News of the Moment
11/27/13 - HD Radio Gets Trolled [link to this story]
HD Radio finds itself under attack in the courts from an unlikely agitator: the patent troll.
What is a patent troll? In a nutshell, they are scumbag bottom-feeders in the land of intellectual property law. Patent troll companies have no real business; they buy up existing patents and then launch campaigns of lawsuits against others that are using "their" technology, claiming that the defendants have violated "their" intellectual property rights.
The idea is to intimidate defendants into making quick settlements, avoiding a potentially costly lawsuit. Even though their claims often have no legal merit—or the patent itself is so vague as to be difficult to define—companies targeted by patent trolls will often settle just to get the nuisance out of their hair. While this might be tactically acceptable, it sets a terrible strategic legal precedent, as it gives a patent troll more courage to continue and expand their campaigns.
Legal scholars have estimated that patent trolls raked in some $29 billion from their nefarious activities in 2011. That same year, WBEZ's This American Life produced an excellent episode that breaks down patent trolls and their modus operandi. The top five patent trolls in the country have collectively sued several thousand companies large and small over the last five years.
In the case of HD Radio, earlier this month a Delaware-based patent troll named Wyncomm, LLC, representing its "subsidiary," Delaware Radio Technologies (for all intents and purposes, both are shells established for the purposes of patent-trolling), sued several broadcasters using HD Radio. The primary patent at issue was initially awarded to AT&T in 1996 and covers "side channel communications in simultaneous voice and data transmission." The patent itself vaguely refers to telephony and wireless data services.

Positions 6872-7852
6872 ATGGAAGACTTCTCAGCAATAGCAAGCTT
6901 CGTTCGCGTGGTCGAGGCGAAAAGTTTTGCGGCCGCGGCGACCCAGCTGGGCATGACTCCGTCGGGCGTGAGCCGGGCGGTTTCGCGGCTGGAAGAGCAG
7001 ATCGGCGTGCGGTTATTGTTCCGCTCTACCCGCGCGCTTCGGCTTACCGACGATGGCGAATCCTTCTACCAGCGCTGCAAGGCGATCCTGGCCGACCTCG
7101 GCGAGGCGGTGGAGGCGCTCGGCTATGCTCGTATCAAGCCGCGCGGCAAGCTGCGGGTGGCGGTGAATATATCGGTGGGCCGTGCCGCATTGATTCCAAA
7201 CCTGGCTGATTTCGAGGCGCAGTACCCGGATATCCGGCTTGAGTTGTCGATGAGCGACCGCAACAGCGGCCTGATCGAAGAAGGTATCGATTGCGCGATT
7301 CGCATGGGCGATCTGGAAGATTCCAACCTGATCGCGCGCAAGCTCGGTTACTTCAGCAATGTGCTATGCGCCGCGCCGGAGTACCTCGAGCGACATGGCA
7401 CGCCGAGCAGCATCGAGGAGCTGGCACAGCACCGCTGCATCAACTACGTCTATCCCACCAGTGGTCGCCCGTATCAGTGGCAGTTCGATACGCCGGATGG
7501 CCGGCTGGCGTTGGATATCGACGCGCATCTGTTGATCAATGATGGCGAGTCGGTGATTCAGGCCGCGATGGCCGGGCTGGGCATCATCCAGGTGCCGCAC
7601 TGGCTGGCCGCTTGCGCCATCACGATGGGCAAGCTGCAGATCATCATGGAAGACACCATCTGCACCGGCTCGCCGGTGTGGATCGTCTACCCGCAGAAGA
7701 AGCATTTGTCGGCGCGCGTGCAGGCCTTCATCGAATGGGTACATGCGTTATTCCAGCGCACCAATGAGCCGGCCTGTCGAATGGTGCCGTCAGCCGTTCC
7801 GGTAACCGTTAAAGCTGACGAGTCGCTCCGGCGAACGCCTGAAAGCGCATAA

Broadcasters are just the latest in a long line of targets for Wyncomm et al.: earlier this year the troll sued several computer and electronics manufacturers, including Apple, alleging infringement of the same patent. Wyncomm upped the ante tin the spring by going after a larger set of targets, focusing more on the wireless phone market, including France Telecom, HTC, LG, Motorola, NEC, Nokia, and Panasonic, among many others.
Then just this week, Wyncomm et al. added automobile manufacturers who've adopted HD Radio to its growing list of defendants. In total, more than 100 companies are in the sights of Wyncomm in the HD case.
Interestingly, these trolls have not targeted HD Radio's actual proprietor, iBiquity Digital Corporation, in any of these lawsuits. If HD Radio is iBiquity's baby, why not just go straight to the primary patent violator? The answer lies in the practices of patent trolls: play the odds and sue as many folks as possible, in hopes that some will pay out—multiple settlements stand to make more money than one. Had iBiquity actually been in violation of Wyncomm's patent, the company could have conceivably been on the hook in a big way—but the fact that iBiquity dodged this bullet is telling about the actual merits of the case.